Courtney Rose (Brandon Michael Hall) poses in a promotional banner for “The Mayor.” The show is an ABC comedy which aired its first episode on Oct. 3. Photo Fair Use of ABC.
The ABC comedy series “The Mayor”, which aired its first episode on Oct. 3, is full of good humor and relatable characters, in spite of a somewhat weak plot.
The ABC comedy series “The Mayor”, which aired its first episode on Oct. 3, begins with the young, unsuccessful rapper Courtney Rose (Brandon Michael Hall) running for mayor as a promotion for his struggling rap album.
Contrary to his expectations, he wins the election and has to deal with the responsibilities of mayor. Because his instincts as a rapper run contrary to the typical mayor persona, the first episode deals with his adjustment to his role and responsibilities, with the assistance of his mother, Dina Rose (Yvette Nicole Brown) and his self-appointed chief of staff, Valentina Barella (Lea Michele).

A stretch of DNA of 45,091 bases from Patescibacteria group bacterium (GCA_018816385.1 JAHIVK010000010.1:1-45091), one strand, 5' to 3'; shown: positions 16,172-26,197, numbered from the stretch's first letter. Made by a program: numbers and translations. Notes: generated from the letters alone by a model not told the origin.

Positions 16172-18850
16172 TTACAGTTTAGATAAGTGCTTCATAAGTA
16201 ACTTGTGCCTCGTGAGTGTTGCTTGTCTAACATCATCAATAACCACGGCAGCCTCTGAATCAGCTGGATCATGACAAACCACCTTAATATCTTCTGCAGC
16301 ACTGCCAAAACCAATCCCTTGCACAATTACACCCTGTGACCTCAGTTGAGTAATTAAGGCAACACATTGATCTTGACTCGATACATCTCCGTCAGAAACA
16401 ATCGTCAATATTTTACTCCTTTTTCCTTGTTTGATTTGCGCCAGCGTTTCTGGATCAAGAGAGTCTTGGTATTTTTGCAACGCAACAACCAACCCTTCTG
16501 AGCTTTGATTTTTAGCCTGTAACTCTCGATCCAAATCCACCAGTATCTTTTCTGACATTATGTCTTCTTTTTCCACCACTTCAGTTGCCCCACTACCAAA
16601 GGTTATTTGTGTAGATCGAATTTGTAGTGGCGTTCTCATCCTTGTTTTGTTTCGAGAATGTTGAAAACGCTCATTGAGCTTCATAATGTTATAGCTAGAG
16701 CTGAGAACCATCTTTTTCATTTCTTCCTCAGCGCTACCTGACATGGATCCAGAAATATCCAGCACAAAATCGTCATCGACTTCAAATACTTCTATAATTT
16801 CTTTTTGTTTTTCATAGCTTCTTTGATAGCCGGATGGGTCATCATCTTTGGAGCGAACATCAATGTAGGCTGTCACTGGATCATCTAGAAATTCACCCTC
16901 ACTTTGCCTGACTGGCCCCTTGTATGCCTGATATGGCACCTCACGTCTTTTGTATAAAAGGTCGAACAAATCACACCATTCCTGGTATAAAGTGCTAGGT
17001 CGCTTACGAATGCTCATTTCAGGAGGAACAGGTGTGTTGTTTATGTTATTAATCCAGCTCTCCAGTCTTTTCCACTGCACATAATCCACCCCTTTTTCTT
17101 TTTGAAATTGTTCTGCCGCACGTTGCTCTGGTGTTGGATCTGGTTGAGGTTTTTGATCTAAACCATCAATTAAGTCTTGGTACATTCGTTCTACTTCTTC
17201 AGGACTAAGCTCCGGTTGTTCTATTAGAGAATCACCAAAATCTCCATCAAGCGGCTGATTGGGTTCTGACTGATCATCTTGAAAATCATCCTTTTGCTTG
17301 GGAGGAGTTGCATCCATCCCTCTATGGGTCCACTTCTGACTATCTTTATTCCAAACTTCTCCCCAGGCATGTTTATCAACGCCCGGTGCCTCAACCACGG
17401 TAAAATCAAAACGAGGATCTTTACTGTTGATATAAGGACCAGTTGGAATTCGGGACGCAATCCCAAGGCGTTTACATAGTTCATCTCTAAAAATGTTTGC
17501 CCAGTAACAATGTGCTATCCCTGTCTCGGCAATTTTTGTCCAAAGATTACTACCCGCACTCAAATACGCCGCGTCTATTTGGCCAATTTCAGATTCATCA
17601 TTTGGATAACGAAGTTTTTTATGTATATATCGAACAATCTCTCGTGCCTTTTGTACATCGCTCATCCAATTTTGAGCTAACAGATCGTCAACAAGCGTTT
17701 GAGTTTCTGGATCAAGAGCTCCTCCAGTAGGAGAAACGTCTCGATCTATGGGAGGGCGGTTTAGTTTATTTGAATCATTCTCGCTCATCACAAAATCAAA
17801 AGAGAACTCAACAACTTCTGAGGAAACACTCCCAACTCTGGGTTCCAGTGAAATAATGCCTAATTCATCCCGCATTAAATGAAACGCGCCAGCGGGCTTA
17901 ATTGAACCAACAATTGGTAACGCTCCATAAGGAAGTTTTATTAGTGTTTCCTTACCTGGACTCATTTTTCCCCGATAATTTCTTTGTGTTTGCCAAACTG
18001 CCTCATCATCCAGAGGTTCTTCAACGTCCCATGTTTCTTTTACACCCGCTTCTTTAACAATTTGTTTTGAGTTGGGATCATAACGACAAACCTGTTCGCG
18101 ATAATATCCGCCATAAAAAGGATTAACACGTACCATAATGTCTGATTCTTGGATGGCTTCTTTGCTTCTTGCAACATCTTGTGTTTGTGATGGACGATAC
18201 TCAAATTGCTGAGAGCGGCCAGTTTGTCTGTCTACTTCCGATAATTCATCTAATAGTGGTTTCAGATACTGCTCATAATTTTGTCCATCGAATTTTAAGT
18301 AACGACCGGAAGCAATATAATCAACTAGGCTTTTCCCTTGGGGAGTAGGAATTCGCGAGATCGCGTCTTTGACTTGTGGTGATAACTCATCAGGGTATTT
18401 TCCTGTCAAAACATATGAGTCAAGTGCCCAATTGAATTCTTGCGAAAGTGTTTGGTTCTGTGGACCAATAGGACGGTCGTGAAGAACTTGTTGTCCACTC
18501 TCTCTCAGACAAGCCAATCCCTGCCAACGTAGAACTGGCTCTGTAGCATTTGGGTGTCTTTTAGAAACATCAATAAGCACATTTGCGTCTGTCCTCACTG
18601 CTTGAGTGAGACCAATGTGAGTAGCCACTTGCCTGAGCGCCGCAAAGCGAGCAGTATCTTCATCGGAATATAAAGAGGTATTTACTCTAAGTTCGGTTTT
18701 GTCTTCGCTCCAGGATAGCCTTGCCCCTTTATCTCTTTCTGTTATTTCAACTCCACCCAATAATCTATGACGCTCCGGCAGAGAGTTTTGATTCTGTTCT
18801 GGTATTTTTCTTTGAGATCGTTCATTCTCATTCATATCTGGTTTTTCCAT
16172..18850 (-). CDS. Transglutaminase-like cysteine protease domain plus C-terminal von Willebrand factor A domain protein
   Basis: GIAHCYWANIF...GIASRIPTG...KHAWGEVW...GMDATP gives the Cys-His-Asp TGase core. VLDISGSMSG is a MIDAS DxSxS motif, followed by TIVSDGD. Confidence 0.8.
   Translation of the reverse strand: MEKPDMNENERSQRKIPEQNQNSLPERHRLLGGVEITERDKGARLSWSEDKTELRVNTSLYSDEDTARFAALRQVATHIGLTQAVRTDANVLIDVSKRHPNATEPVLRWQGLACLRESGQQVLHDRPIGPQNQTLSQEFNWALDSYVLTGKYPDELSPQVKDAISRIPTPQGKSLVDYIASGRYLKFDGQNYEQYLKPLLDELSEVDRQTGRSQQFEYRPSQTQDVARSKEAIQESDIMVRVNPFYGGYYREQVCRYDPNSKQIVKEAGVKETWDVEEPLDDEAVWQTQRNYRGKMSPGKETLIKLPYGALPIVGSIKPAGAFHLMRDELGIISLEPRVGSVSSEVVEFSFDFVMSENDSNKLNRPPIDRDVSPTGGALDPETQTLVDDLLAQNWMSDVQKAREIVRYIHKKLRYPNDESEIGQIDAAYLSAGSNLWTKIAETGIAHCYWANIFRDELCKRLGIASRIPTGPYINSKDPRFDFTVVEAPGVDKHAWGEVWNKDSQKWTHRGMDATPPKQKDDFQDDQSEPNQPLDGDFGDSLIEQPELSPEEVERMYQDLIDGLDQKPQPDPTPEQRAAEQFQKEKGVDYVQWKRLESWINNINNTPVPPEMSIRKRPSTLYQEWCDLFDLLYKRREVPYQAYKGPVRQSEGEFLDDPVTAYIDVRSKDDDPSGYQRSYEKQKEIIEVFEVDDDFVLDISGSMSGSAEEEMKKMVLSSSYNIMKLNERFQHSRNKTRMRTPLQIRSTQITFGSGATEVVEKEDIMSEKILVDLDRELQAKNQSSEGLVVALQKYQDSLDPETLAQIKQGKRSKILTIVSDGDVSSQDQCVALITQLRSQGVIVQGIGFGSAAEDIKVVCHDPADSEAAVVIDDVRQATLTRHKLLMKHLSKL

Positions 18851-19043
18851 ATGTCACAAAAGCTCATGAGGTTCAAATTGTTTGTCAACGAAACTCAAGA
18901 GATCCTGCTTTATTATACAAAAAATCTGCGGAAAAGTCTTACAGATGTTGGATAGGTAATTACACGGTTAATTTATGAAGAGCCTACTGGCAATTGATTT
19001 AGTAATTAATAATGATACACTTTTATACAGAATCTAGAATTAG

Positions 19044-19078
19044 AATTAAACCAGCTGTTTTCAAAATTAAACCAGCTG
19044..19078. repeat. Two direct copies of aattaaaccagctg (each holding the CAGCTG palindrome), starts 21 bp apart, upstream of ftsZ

The season has a promising start, combining witty quips with Courtney’s growth and realization of his responsibilities. Although the plot doesn’t reveal anything new, the story’s combination of the political and the comedic makes for a humorous, character-driven first episode.
The characters feel well-thought out, and readers can understand and empathize with Courtney’s struggle through a system he knows little about, and the decisions that he has to make between rap and responsibility, as well as his completely honest approach and motives. As an accidental politician who actually wants to do things, Courtney feels motivated and optimistic in a way that contrasts with traditional politicians.
None of the side characters feel extraneous, and they keep the plot focused. Even Courtney’s friends, Jermaine Leforge (Bernard David Jones) and T.K. Clifton (Marcel Spears), who are mostly sidelined to comic relief, have their character moments.
The show’s primary weak point seems to be its plot structure, which begins in a classic journey from naive optimism to realization and responsibility. While this works well for a first episode, it is predictable, and could become monotonous if perpetuated over the entire season.
Overall, “The Mayor” is a fun comedy, and the relatable, witty characters makes it worth a watch, in spite of a somewhat trite plot.